The Middle Child
I WAS BORN six weeks premature, on March 31, 1950, in Niagara Falls, on the Canadian side of the famous cataract. I weighed five pounds, four ounces. At birth, my parents claimed they had a chicken in the fridge that weighed more than me. My early arrival surprised my parents who often remarked, "Ian was in a hurry to get here and he's been in a hurry ever since." Patience was never my middle name.
I was the middle child of three boys. I shared a bedroom with my younger brother. I guess it was okay. We survived. I don't remember any major disagreements, bloody noses, or knocked-out teeth. I do recall sharing spankings and measles with him. My older brother got a room of his own. He was the firstborn and we weren't. He got to share the measles with himself.
My family lived in a two-storey brick house in a sub-division that was built a year after the end of the Second World War. All the houses were cut from the same pattern and looked mostly identical. You can see my house, my street, and roughly my sub-division in Architect of the Moon. My mother called it, "Diaper Alley". My neighbourhood was bursting with kids (families being larger than they are today), which meant that the street was always full of activity. I played sports with my friends, not in an organized way, just a bunch of kids hanging out. But we could only play until the street lights came on, then everyone had to go home and to bed. I liked baseball and I liked to run. We played hide-n-seek and "Nicky, Nicky nine doors" too. I really enjoyed "NNND".
I attended Barker St. Public School, which was built about sixty years before I was born around 1890. The school stood on the battlefield of Lundy's Lane adjacent to Lundy's Lane Cemetery. The Battle of Lundy's Lane was a major conflict between British and American troops during the War of 1812. The British won. Every now and then my classmates and I would find arrow heads and cannon shot in the school yard. In spring, garter snakes slithered through the grass. And at the crest of the hill, just beyond the school yard, there were gravestones from the war. The cemetery was an adventurous place for any child, especially when night fell over the city.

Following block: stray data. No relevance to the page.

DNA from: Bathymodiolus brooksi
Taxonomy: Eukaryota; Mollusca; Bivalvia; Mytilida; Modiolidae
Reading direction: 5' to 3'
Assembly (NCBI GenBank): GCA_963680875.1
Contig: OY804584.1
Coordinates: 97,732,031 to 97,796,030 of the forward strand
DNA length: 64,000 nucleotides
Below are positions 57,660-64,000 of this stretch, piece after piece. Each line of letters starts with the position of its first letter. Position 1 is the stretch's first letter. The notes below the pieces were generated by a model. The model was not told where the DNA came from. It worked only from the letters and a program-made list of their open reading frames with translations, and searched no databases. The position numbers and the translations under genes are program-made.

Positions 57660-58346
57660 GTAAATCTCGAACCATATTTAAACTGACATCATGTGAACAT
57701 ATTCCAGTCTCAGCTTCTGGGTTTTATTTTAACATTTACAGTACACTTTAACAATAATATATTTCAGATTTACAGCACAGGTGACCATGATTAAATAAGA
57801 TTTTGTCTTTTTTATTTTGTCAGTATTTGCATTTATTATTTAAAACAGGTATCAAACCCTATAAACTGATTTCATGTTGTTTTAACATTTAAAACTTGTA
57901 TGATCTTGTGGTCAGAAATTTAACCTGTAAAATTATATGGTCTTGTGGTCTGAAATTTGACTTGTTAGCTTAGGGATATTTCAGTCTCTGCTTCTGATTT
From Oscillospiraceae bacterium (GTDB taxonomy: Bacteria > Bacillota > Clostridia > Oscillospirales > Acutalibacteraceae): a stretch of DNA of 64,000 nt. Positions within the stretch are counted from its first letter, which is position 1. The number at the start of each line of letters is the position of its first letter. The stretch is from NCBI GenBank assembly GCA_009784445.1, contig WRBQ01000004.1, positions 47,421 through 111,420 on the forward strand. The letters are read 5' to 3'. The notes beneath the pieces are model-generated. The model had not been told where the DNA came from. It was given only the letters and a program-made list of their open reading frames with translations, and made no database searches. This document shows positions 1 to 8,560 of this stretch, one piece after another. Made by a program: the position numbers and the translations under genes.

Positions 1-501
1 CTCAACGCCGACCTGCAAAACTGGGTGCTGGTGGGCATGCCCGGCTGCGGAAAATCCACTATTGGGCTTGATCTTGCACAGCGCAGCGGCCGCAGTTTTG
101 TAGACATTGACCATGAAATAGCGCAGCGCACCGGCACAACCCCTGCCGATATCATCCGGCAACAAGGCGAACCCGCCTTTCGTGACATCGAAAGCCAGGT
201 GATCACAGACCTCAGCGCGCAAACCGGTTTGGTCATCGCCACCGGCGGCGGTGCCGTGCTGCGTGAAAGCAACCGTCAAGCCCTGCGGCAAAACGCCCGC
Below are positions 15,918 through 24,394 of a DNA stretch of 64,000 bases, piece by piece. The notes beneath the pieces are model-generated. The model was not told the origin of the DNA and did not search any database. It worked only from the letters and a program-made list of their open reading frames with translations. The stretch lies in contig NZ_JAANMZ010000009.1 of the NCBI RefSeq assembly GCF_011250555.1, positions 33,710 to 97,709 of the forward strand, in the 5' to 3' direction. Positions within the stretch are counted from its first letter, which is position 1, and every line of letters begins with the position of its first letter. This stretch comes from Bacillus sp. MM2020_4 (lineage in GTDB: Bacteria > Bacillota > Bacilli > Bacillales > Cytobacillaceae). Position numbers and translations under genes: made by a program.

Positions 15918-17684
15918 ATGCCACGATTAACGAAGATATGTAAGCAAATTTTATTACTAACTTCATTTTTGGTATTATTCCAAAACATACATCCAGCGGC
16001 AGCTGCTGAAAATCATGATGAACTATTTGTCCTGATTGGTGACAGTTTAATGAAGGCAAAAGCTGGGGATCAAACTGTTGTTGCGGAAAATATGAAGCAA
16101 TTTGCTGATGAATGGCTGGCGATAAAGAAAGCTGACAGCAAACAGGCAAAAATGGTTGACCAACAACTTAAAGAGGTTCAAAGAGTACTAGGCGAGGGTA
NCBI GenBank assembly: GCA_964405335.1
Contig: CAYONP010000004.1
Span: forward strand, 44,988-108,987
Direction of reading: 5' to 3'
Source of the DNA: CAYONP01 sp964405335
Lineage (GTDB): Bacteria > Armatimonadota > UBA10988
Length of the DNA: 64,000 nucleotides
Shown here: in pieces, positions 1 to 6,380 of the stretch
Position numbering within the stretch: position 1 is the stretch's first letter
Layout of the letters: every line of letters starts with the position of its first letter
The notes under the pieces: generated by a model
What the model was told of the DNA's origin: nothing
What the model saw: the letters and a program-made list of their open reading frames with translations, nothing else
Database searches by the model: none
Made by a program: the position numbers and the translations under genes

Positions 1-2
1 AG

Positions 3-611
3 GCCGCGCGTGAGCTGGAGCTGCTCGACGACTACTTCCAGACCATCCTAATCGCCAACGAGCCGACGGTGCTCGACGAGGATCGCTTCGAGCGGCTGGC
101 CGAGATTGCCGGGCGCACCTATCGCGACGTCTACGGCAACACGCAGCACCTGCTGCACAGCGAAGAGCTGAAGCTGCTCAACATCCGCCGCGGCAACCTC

I did well in elementary school. I was scared not to. Most of the teachers were tough and my parents expected me to work hard. My friends, my brothers, and I used to call the teachers "old battleaxes" behind their backs. We imagined they'd been teaching since the first blackboards were hung in 1890.
Being left-handed was a problem in Kindergarten. My teacher decided that she didn't want a "five-year-old witch" in her class and forced me to write with my right hand. She tied my left arm behind my back or rapped my knuckles with a twelve-inch ruler. After several weeks of abuse, I told my parents and they marched up to the school and put an end to it. I wished they'd put an end to my teacher too.
My favourite subject was art. My favourite teacher was Miss Todd. She taught Grade Four and was smart and pretty and kind and fresh out of teachers college. My fellow classmates and I were her first class and she was our first "beautiful" teacher. Every one of us was in love with her. She didn't wear orthopaedic shoes or pastel print dresses. Her hair wasn't grey but strawberry blonde. When she smiled the room lit up like a birthday sparkler. Before Miss Todd, we had endured strappings with wooden boards and leather straps, twisted ears, and thwacks on the back of the head. She was the first teacher who treated us with respect, and she never hit anyone in ten months. We knew she liked being with us. And we really liked being with her. At the end of the school year she broke our hearts by marrying a young doctor and moving to Guelph.